Back in 1994, something incredible happened during archaeological digs at an open-pit coal mine in Schöningen. Archaeologists found the oldest complete hunting weapons ever discovered, ancient spears and a throwing stick buried alongside old animal bones near a lake, about ten meters deep.

Over the following years, they dug up a bunch of wooden pieces dating back 300,000 years from a layer that marked the end of a warm period. These findings hinted at a spot where ancient people used to hunt near the lake.

Now, a team of scientists from the Universities of Göttingen and Reading (in the UK) and the State Office for the Preservation of Monuments in Lower Saxony has looked at all these woods using fancy techniques like 3D microscopy and micro-CT scanners. Their discoveries have been shared in the journal PNAS.

The spears and throwing sticks from the Schöningen site were used for hunting large and small game. The fragments were completed with drawings
The spears and throwing sticks from the Schöningen site were used for hunting large and small game. The fragments were completed with drawings. Credit: Volker Minkus/MINKUSIMAGES, Christa Fuchs, Matthias Vogel / Dirk Leder, Niedersächsisches Landesamt für Denkmalpflege (NLD)

For the first time, they’ve shown us how ancient people crafted wood in new ways, like splitting it into smaller pieces. They’d sharpen these bits for hunting.

Dr. Dirk Leder, one of the researchers, said they found evidence of way more sophisticated woodwork than they expected. It seems these humans were turning selected logs into spears and throwing sticks, while fixing up any broken tools right there on the spot.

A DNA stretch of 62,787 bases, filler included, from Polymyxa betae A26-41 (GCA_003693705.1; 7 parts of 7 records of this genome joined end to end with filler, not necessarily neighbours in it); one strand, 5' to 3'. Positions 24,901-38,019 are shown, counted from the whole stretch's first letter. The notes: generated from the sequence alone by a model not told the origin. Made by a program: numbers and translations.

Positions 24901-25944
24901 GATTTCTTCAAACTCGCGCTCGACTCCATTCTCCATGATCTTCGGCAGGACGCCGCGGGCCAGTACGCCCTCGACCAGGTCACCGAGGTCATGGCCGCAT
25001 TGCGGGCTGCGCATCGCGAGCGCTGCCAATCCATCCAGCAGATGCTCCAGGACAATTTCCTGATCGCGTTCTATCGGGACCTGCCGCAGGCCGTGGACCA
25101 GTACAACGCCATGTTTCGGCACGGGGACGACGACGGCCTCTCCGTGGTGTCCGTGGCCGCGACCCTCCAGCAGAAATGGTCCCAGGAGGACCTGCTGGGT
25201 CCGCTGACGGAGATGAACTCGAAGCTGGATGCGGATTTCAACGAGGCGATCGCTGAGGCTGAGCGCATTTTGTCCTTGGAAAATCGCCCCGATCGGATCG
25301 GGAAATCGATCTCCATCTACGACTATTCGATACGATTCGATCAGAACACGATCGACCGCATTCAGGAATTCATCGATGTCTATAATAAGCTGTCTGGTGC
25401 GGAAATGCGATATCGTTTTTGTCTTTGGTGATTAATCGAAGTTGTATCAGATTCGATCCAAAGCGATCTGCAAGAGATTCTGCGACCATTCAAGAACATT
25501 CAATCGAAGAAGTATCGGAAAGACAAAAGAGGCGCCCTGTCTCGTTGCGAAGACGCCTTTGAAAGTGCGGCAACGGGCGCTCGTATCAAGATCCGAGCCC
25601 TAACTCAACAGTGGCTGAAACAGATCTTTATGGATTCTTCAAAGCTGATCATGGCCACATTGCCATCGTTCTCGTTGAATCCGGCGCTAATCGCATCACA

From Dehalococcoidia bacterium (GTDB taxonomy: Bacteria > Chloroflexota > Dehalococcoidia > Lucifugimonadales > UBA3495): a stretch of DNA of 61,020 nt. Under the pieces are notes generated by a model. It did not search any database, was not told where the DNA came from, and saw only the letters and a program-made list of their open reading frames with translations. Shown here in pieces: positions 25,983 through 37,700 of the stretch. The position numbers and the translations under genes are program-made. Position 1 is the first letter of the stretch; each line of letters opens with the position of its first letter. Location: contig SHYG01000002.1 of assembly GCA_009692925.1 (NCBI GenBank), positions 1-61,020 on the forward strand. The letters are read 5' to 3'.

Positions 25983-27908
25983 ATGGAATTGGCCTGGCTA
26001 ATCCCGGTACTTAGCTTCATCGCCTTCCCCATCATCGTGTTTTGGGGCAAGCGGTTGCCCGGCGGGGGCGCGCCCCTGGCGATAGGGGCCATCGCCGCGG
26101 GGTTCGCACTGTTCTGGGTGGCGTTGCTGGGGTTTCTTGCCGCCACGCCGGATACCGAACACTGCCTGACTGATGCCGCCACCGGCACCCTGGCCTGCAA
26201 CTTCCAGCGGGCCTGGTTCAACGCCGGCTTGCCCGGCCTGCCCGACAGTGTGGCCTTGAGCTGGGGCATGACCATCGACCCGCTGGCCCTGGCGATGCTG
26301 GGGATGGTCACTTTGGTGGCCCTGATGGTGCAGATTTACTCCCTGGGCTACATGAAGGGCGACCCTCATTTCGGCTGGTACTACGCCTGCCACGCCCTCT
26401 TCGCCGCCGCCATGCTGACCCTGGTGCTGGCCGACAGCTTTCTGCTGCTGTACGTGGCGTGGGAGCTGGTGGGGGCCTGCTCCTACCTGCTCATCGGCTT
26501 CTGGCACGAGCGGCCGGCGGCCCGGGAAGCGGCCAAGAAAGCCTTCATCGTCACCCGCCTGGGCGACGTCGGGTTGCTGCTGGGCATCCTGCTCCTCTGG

On the lakeshore, they found at least 20 of these spears and sticks. This discovery doubled what we knew about wooden weapons from that time. Dr. Tim Koddenberg from the University of Göttingen was amazed by how well-preserved these pieces were, saying it let them see woodworking techniques in incredible detail.

Curator Anna-Laura Krogmeier and Dr. Tim Koddenberg examine a wooden spear in the Schöningen Research Museum
Curator Anna-Laura Krogmeier and Dr. Tim Koddenberg examine a wooden spear in the Schöningen Research Museum. Credit: Jens Lehmann / Niedersächsisches Landesamt für Denkmalpflege (NLD)

The variety of techniques they used, along with all the different weapons and tools they made, shows just how important wood was to them. It’s rare to find wood from way back then, so these Schöningen objects are really special.

They tell us these ancient people had lots of experience working with wood and knew their stuff. Professor Thomas Terberger, who led the project, thinks Schöningen is a crucial spot in human history because it’s where we can see top-quality preserved wood from so long ago.

So, Schöningen is like a treasure trove for learning about early humans, and now, it’s even been nominated for the UNESCO World Heritage List.

The two wooden chaîne opératoires of Schöningen 13 II-4. (Top) ChO1-Round wooden artifacts. (Bottom) ChO2-Split wood artifacts
The two wooden chaîne opératoires of Schöningen 13 II-4. (Top) ChO1-Round wooden artifacts. (Bottom) ChO2-Split wood artifacts. Credit: Dirk Leder / Niedersächsisches Landesamt für Denkmalpflege (NLD)

Sources

Georg-August-Universität Göttingen | Dirk Leder, Jens Lehmann, et al., The wooden artifacts from Schöningen’s Spear Horizon and their place in human evolution. PNAS 121 (15), doi.org/10.1073/pnas.2320484121


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